Any suggestions?
Thanks,
Wayne / San Antonio
 

·
Vintage bike addict
Joined
·
859 Posts
There is nothing pulling the brake pads away from the rotor. A little slight rubbing is normal.
 

·
At Least I Can Spell!
Joined
·
615 Posts
I too have old tires that may appear fine but should be replaced. The date stamp is from 1999!!

Ron Ayers does appear to have the best deal today and my local shop will mount and balance them for $15 each. All I have to do is take the wheels and new tires to them.

Total cost $263.00 - worth every dime for the safety factor.
 

·
Premium Member
Joined
·
2,850 Posts
Riding on aged tires can be dicey. I've heard a variety of the "rule's of thumb" from 4 years to 7. Or if you don't know the age, then change them.

After time, alot of time, heating and cooling, baking in the sun, etc the original chemicals and properties and changed and/or faded away. Some pliability, for grip and lean angles, not to mention a very small contact patch and only two of them, common sense should be enough to let $200 out for new tires, though some folks need to dump it first....

I don't go past 4 years on my tires, even if they "look" great. And I've ridden on bike with older tires that had a habit of slipping and sliding around corners on dry pavement. The feel and confidence on tires that are good is worth the time and money.

And bias ply tires today are better than the bias ply tires some of us remember from several/many years ago. Sure a radial tire is better, but if you're in a pinch and light on money, slap on a new set of bias-plys and keep on riding. A new set of bias-ply's will be better by far than a set of tires 5 years old or more.....

(IMO of course)
 

·
Super Moderator
Joined
·
11,817 Posts
Well, your all wrong here. Radial tires and Bias ply tires are different, and should not be interchanged. Basicly the dynamics of each is such that a motorcycle is designed to use one or the other, and you should not switch them. Suspension and handling can be adversely effected. Basicly if the bike came with Radial tires, you should replace them with Radial tires. If not, not.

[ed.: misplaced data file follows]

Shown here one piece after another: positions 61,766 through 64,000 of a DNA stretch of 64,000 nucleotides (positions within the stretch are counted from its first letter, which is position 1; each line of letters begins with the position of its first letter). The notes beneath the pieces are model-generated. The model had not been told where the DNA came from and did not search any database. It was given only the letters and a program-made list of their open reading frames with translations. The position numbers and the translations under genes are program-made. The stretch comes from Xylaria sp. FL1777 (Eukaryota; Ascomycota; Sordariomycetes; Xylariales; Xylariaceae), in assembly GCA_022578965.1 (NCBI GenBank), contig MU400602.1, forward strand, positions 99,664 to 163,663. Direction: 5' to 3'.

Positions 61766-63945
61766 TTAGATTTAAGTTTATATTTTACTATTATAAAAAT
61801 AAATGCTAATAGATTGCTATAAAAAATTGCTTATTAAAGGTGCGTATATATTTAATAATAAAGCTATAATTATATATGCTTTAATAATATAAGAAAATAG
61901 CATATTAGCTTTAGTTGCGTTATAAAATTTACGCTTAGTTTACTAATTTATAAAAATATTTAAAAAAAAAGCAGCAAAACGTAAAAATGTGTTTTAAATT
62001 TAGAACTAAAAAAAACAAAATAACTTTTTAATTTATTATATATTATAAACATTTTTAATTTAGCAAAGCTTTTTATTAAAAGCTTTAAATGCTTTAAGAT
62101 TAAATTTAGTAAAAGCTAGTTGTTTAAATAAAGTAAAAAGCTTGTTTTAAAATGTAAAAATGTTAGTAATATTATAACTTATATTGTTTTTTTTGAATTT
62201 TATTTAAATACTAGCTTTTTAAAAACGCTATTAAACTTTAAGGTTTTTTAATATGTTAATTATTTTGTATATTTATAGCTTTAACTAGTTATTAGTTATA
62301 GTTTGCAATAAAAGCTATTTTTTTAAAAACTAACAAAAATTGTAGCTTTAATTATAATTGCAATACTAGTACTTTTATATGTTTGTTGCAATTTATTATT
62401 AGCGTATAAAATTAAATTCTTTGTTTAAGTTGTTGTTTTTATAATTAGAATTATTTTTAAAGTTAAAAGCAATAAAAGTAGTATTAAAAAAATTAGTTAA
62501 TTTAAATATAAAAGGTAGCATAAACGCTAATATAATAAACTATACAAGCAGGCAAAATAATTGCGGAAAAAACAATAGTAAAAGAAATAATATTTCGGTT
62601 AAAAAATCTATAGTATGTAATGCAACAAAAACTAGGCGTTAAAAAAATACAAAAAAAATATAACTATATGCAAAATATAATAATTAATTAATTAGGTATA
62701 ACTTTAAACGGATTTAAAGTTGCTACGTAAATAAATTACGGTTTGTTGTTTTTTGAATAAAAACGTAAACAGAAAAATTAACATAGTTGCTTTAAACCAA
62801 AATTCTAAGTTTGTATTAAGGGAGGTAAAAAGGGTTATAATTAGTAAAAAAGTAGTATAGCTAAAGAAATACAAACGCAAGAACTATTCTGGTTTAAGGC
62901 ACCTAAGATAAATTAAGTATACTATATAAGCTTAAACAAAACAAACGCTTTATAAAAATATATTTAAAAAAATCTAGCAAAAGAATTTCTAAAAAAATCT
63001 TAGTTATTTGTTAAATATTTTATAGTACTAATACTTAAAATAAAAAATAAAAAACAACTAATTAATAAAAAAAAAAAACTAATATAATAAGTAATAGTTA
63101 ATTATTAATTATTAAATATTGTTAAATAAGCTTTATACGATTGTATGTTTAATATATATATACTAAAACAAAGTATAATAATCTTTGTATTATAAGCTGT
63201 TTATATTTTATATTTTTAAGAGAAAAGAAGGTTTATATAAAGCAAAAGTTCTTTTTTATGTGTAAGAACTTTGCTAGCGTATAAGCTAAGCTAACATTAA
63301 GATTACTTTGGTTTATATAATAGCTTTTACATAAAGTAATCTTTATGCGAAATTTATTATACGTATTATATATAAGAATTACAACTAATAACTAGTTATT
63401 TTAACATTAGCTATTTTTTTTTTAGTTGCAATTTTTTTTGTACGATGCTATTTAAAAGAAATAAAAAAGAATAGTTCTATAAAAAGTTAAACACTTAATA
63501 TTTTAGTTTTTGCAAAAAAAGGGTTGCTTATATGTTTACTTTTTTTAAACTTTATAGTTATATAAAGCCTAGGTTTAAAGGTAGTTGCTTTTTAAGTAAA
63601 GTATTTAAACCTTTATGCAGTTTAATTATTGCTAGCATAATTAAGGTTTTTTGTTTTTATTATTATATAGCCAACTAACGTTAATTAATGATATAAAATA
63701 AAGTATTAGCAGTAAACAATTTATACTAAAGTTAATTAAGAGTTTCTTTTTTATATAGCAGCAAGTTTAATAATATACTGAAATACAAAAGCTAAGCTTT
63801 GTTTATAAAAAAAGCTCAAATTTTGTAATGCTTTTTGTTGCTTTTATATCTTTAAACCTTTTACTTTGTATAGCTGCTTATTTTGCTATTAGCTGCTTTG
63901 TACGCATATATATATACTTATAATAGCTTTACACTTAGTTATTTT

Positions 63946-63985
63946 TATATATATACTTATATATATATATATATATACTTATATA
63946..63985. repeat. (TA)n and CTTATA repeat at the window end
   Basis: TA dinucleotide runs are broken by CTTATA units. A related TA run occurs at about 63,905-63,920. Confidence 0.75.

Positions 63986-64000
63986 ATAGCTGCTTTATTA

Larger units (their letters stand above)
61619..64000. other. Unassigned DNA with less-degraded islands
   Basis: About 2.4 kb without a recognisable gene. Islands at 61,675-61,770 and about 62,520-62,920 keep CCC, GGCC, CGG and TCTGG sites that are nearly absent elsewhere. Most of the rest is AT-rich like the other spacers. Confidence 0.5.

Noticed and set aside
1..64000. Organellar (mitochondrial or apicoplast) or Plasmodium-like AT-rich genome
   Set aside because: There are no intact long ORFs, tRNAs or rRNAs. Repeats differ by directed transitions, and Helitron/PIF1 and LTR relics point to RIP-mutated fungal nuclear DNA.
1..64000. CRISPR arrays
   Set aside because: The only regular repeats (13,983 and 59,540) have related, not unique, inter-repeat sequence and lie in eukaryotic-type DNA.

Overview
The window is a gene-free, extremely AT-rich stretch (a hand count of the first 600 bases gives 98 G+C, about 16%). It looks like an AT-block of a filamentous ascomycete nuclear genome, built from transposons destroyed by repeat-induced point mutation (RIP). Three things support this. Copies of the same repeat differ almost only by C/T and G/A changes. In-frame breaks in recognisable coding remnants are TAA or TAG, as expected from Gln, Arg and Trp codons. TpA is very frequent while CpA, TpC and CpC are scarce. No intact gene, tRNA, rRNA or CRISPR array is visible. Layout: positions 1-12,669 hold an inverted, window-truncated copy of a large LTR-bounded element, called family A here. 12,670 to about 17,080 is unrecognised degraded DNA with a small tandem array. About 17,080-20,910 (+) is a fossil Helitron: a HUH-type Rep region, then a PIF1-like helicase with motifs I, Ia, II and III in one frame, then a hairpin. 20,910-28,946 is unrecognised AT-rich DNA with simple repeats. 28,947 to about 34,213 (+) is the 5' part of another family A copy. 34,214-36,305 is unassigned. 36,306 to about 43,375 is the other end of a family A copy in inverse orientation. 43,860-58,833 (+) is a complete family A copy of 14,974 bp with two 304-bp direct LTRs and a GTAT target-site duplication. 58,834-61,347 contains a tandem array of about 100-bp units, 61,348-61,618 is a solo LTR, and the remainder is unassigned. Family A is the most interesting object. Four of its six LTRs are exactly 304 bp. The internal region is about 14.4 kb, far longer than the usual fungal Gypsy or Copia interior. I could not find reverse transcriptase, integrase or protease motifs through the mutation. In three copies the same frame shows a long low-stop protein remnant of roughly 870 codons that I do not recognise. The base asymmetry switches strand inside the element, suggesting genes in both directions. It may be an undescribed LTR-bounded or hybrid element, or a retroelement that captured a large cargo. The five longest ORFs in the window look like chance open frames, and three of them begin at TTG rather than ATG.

This from the Dunlop website:

Bias and radial tires have significantly different dynamic properties. They deflect differently, create different cornering forces, have different damping characteristics, as well as other differences. In order for radial tires to be introduced into the two-wheel market, it was necessary to change certain characteristics of the motorcycle. The introduction of the radial tire led to such things as modified frames, new steering geometries and suspensions. Therefore, it is recommended that a motorcycle be used with the type of tire construction that it came with originally. If a change is to be made, then it should only be done if the motorcycle or tire manufacturer has approved the change. Above all, do not mix bias ply and radial tires on the same motorcycle unless it is with the approval of the motorcycle or tire manufacturer.
I believe the Vulcan uses bias ply tires...so you should not use radial tire on it.

KM
 

·
Registered
Joined
·
175 Posts
I'm not Cliff, but my dad followed me on his bike the other day and asserted my speedometer reads about 10% faster than I'm really going. Consensus here seems to be that's the way it is with the stock-size tire.

The 110/90-19, in addition to being wider than stock, is about 3% larger in overall diameter than stock, so it should remove about a third of the speedometer error.
 

·
Registered
Joined
·
152 Posts
I'm not Cliff, but my dad followed me on his bike the other day and asserted my speedometer reads about 10% faster than I'm really going. Consensus here seems to be that's the way it is with the stock-size tire.

The 110/90-19, in addition to being wider than stock, is about 3% larger in overall diameter than stock, so it should remove about a third of the speedometer error.
Thanks for the info.

Last week the local PD setup one of the radar warning things that clock your speed and tell you to slow down if your over the limit. I did notice that if the if the PD unit said 32 my speedo was around reading around 35.
 
1 - 14 of 14 Posts
Top